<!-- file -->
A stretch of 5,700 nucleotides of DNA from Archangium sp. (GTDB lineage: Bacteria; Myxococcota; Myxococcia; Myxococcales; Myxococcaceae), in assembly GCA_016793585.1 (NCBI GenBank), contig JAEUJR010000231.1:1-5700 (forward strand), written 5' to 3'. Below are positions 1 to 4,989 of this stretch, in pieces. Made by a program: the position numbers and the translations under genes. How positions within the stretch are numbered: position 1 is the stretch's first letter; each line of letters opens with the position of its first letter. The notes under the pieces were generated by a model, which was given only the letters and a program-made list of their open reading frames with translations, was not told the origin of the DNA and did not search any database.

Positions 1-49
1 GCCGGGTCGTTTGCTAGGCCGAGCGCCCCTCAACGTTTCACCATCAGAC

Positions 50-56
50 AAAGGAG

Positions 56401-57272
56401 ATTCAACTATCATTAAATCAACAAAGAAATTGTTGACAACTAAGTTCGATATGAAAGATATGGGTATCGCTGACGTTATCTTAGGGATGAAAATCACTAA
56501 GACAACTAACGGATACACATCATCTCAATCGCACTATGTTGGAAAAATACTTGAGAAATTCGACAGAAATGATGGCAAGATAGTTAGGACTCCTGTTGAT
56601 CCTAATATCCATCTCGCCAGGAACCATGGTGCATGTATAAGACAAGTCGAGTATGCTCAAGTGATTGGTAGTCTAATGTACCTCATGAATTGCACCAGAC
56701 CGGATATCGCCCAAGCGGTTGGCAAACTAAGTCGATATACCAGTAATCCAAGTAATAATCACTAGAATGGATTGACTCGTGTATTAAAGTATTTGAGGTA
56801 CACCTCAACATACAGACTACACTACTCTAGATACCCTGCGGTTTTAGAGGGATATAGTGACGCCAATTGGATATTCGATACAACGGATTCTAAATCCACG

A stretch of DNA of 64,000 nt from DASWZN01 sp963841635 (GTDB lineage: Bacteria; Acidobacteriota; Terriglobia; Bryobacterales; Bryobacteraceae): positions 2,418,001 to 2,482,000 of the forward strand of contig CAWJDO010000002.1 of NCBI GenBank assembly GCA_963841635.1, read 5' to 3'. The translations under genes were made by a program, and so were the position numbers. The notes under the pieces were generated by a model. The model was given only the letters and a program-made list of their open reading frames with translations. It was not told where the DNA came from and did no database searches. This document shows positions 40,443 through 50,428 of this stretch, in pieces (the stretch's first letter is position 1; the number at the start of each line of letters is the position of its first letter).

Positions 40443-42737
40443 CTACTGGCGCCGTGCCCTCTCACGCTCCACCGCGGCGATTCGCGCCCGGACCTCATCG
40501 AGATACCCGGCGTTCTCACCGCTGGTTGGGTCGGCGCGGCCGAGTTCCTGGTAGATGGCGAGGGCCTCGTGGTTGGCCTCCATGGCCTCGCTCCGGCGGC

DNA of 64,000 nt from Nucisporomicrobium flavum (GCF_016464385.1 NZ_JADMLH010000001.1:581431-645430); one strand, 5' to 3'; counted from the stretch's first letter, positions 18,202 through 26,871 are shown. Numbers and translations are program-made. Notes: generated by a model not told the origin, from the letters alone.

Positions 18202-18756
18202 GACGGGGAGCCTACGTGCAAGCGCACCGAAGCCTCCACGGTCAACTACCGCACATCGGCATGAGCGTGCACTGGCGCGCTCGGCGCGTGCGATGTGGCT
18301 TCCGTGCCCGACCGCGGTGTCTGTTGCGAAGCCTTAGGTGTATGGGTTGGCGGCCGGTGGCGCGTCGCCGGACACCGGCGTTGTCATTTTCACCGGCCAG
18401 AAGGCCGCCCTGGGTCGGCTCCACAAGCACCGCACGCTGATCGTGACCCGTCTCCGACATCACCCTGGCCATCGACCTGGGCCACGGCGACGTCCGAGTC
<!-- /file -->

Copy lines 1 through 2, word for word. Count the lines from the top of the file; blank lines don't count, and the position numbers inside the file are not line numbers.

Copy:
A stretch of 5,700 nucleotides of DNA from Archangium sp. (GTDB lineage: Bacteria; Myxococcota; Myxococcia; Myxococcales; Myxococcaceae), in assembly GCA_016793585.1 (NCBI GenBank), contig JAEUJR010000231.1:1-5700 (forward strand), written 5' to 3'. Below are positions 1 to 4,989 of this stretch, in pieces. Made by a program: the position numbers and the translations under genes. How positions within the stretch are numbered: position 1 is the stretch's first letter; each line of letters opens with the position of its first letter. The notes under the pieces were generated by a model, which was given only the letters and a program-made list of their open reading frames with translations, was not told the origin of the DNA and did not search any database.

Positions 1-49